2. Find and sign up the best medical minds you can afford. It’s all about the molecule, man. Identifying and developing small molecules and macromolecules that might help cure illnesses and diseases is the core activity of pharmaceutical companies. There are good scientists out there who see the possibilities of psychedelics for treating mental health. What you want is a scientist with a serious pedigree who you can afford. Someone who has done a lot of work already in psychedelics through some academic facility. Someone who still has a good working relationship with that institution. You need a name to hang your expectations on, and a molecule your medical team can find and patent. And yes, the medical team people are not cheap either. You may be able to work out a sort of shared development deal with the medical director or their team where they continue on with their work at a university but still provide you the name and assistance you want as you build your company. One example is Matthew Johnson, the professor of Psychiatry and Behavioral Sciences at Johns Hopkins University, who is one of the world’s most published scientists on the human effects of psychedelics; was 2019 president of the Psychopharmacology and Substance Abuse Division of the American Psychological Association; and is currently president of the International Society for Research on Psychedelics, an organization he founded with colleagues. He is a clinical advisor for MindMed (NASDAQ: MNMD), a clinical-stage biopharmaceutical company developing novel products to treat brain health disorders that is one of the top five psychedelics companies to watch this year.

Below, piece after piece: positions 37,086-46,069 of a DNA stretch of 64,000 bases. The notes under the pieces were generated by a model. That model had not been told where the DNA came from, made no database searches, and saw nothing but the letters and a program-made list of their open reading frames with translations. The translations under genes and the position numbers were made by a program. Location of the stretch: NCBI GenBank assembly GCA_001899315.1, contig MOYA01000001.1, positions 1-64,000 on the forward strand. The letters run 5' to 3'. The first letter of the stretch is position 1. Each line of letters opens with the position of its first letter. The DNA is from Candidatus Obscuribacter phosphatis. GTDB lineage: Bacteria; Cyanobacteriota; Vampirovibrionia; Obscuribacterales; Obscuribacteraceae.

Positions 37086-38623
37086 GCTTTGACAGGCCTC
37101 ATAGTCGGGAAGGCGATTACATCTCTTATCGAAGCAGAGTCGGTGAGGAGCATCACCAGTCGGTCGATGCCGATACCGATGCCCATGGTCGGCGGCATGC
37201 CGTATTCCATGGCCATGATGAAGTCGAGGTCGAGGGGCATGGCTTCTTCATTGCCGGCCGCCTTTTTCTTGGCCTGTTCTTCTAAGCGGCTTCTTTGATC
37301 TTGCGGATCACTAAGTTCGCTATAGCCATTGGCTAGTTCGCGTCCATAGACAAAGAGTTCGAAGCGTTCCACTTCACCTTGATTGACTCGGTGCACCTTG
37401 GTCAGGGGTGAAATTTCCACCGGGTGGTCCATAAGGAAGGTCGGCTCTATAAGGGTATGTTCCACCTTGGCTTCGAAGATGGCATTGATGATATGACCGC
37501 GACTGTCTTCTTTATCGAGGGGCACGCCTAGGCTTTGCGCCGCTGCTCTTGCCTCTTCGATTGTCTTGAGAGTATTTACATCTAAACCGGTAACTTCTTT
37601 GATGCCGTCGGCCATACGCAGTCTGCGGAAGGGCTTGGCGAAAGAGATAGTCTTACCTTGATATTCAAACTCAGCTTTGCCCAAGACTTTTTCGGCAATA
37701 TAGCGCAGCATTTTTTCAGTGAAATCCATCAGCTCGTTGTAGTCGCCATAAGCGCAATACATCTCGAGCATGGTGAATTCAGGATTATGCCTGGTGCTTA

3. Understand your risks as a startup in an emerging industry. There are more and more startups getting into psychedelics now. Some will succeed. Most will fail. The failure rate is high for any small business, let alone one in a challenging emerging market. As of 2021, 20 percent of small businesses failed in the first year, 50 percent within five years, and 65 percent within 10 years. Some fail after multiple clinical trials that didn’t quite work out. But their research has been done and maybe another startup can buy that company’s research as a sort of jump start for their new business. Do your research about strategies for success in this industry. And remember: Many mainstream pharmaceutical companies are still sitting on the sidelines waiting out more regulatory approvals when it comes to psychedelics. If these guys are hesitant, that may be your clue to wait out developments as well before jumping in.